Ugh! 5:50AM! Too early! Showered, packed and checked out in record time. By 6:20, my butt was planted in the seat of taxi headed for the Cruz del Sur bus station. I did not get a 7AM bus. Even better, I scored the direct to Ica at 7:30, saving one hour of travel.
This allowed me time to grab a luxurious breakfast of toast and a papaya juice. Finally, I am bringing back color to my diet. However, the smell of papaya made me nauseous. Was I still sick or did I find the smell repulsive after hearing Lana and Wytse’s papaya story? Which option was worse?
Waiting to board the bus, I encountered a familiar face: Adi, the Isreali chick from Kokopelli. We updated each other about the past week. Out of politeness, she invited me to join her at the next hostel. However, it was on my list of places to avoid. I declined, I was all about the private room now. I wanted no part of being surrounded by more gringos, sleeping in a dorm nor the hostel party scene trying to compete to be the first person put on the liver transplant list.
Yay! Ask and you shall receive. Thank God! It was an old Peruvian dude seated next to me and not the dreaded crazy bitch. He was sweet and quiet. I had an Austin Power’s moment when I could do nothing but stare at his large and suspicious-looking mole behind his ear. I wanted to cut it off and get it biopsied. Moley, moley, moley!!
The bus did not rock enough to put me to sleep. Also, I saw a pretty horrific accident with a semi truck loaded with all sorts of heavy industrial equipment. Really? Did me being awake improve the safety odds for this trip? I’m thinking no. I stayed awake and watched the movies on offer: “Cop Out” and “Colombiana” en Español por supuesto!
At Ica, it was only a short ride to Huacachina. I hailed a taxi. The driver offered, “Seis.” I said, “Seite, oh no no cinco!” He laughed, either was fine with him. He dropped me off at El Huacachinero, a place I spotted on Hosteltrail.com. The listing mentioned a private room (without bathroom) for S.35. I thought it would probably be a little more, perhaps S.50. The lady showed me on the calculator (obviously thinking I was too much of an idiot to understand Spanish) the price: S.142. Wahoo! “Para tres noches?” Her, “No, cada uno.” No WiFi. No discount. No deal. She was indifferent when I notified they needed to update their website or honor the price. Fuck off? Back atcha bitch!! I sent a memo to Hosteltrail.com and am writing it here: DO NOT GIVE YOUR BUSINESS TO EL HUACACHINERO!! The only thing really going for them was their pool and pool deck (read further and you will discover a superior option).
Next place. The staff was friendly. The private room was crap. The pool was decent. No WiFi. S.60. No, holding out.
Next door, at Sand & Lake. The staff was also really friendly. They had a private room for the same price but the room was as shabby as the other with no light. Like other hostels that like to say they have a “pool”, they did but it was the size of a puddle and about as hygenic to swim in. Yes, WiFi.
They still had to clean the room, but would it really improve the appearance? They told me to feel free to leave my pack and check out the laguna. I did as I was told, plus searched for a better oasis in this desert.
I rounded to corner to see HI International. Oh FUCK NO! (Even though I do love the HI chain, they never disappoint.) In my hostile state, I needed not to be staying in a hostel environment
Peeking into the hotel next door, HOTEL CURASI it looked expensive. It had a large central courtyard with a large pool (bigger than the El Huacachinero) that could fit more than 2 people at a time and you could, gasp, do laps. There was a large covered deck al lado the pool. The lady showed me the large private room WITH bathroom with WiFi available inside the rooms and courtyard. All for S.60. I wanted to hug my new friend. Um Yes, Yes and Yes. TO top it off, I was the only gringa! All the other guests were Peruvian. Fantastic!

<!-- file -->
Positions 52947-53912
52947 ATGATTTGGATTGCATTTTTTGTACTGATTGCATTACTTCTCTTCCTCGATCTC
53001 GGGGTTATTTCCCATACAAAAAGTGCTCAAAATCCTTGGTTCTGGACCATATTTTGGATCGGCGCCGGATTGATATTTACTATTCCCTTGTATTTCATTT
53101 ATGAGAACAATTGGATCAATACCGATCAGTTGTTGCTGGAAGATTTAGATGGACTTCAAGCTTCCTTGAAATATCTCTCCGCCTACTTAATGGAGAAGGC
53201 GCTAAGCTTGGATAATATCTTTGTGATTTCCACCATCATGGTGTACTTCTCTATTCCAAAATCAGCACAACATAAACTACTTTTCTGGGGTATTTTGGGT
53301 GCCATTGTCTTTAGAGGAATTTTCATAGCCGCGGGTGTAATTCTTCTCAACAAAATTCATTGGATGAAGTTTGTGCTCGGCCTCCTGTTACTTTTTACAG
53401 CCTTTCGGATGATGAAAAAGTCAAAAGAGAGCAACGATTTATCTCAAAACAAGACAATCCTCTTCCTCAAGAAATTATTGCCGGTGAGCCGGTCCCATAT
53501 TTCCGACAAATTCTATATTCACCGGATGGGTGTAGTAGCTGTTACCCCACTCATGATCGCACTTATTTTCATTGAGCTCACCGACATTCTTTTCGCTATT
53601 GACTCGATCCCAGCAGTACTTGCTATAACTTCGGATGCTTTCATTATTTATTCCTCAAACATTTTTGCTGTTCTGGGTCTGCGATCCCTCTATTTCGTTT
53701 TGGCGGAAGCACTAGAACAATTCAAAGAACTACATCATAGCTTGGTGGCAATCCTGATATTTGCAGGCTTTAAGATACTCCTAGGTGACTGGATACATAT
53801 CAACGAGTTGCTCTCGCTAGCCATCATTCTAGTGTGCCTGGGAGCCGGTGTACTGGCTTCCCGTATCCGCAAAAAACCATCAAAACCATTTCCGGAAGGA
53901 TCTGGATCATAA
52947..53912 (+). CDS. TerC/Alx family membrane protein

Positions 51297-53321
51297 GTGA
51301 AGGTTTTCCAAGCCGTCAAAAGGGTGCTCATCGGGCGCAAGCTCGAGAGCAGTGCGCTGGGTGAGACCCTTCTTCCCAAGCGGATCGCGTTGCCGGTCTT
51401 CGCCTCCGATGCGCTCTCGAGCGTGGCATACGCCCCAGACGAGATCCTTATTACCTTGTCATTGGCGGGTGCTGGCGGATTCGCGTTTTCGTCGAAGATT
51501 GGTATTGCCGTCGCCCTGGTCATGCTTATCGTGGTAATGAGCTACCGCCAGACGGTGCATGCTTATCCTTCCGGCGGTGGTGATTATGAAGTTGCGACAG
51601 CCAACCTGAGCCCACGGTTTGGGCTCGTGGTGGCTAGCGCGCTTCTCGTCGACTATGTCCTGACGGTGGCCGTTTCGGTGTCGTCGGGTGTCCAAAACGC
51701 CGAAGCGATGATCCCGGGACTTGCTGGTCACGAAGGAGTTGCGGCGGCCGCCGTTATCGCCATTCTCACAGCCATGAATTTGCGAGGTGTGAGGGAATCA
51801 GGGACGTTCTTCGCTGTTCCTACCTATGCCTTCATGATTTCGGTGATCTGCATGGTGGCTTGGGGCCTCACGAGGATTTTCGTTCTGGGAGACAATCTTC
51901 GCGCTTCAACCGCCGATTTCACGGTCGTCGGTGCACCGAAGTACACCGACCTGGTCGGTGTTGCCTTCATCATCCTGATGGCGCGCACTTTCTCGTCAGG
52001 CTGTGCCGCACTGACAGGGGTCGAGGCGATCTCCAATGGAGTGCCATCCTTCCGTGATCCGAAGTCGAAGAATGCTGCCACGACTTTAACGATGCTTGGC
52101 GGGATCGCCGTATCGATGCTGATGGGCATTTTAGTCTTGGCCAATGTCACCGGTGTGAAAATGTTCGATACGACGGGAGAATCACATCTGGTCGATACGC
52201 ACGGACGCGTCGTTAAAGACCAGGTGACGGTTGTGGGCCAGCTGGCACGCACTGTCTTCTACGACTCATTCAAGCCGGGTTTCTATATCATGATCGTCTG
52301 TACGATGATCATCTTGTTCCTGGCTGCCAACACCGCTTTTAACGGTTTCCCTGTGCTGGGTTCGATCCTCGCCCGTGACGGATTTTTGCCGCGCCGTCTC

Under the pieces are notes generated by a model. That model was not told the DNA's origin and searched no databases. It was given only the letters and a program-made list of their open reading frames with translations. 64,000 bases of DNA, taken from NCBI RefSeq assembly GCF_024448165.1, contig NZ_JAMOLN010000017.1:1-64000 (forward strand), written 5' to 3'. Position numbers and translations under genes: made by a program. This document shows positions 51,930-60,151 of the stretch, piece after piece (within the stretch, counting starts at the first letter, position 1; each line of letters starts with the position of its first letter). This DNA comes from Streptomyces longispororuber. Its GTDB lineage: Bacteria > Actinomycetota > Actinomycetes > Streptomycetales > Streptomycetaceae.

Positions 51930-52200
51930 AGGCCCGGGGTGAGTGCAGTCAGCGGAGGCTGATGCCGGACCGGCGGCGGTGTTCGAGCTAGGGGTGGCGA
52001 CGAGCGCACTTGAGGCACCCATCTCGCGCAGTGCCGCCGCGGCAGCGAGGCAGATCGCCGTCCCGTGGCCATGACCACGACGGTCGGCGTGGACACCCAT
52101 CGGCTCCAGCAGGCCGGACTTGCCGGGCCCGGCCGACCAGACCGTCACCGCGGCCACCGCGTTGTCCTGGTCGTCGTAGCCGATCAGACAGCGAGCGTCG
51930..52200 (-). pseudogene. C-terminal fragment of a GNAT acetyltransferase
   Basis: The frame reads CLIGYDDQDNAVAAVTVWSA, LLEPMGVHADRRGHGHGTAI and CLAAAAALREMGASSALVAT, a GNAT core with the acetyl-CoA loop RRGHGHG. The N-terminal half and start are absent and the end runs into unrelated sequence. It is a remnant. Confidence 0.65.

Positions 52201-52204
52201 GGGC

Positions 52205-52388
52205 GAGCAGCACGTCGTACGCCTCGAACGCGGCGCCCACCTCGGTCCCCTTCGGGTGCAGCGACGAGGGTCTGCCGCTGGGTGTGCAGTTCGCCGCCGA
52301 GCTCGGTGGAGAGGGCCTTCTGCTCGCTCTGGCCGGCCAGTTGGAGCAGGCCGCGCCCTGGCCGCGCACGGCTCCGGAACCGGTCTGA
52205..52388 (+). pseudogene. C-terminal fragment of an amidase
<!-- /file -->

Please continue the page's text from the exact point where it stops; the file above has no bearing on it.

Next. I quickly: reclaimed my bags; grabbed a 7L bottle of water and 2 bananas from the tienda; donned my bathing suit and jumped into the pool. However, I ended up having to throw in the towel. The 1:30 sun was baking me alive after only 5 minutes post-dip.
I retreated to my lovely private room to shower and to take a quick nap. As I dropped into bed, I heard the Bruno Mars song The Lazy Song playing on the pool deck
Well at least he condoned my nap even if I didn’t. Did I say nap? More like hibernation. I woke up 5 hours later. Damn, I missed the sunset. Oh well. Mañana! I wandered to see the town. OK, that took 5 minutes. Not much effort. My tummy rumbled. A little SHITzu growled. The little bastard chased after me, I guess it hadn’t eaten yet.
I found a non-gringo restaurant. First full meal! Bring. It. On. My new friends were huevos, frijoles y verduras con arroz. As I waited for food, I watched the passersby. Too funny. It felt like my first few weeks living in SF. When I got there, I only knew 6 people (excluding family) ad I would bump into those 6 people by chance on the streets, on the Muni and other random places. Huancachina. Same thing. Familiar faces. Adi, the Isreali passed, British Chicks from today’s bus. The young chick from Loki Lima that shared my birthday. Yep, but didn’t care and didn’t try to flag them down.
But then, wait. Holy Crap! People that did not suck!! It was Tom and Tara! They were part of the Golondrinitas. I flagged them down! I gave them big hugs and told them I was happy they had survived the Ecuadorian jungle. We chatted and recounted the past few weeks. However, as happy as I was to see cool peeps, I was more eager to actually eat a solid meal.
Tom and Tara left, I returned to the meal that awaited me: arroz con verduras! I asked for salsa picante. The guy watched me as I dumped a huge dollop on my plate. He was worried I would die. I was making sure this time it was Keren: 1 & Bacteria: 0.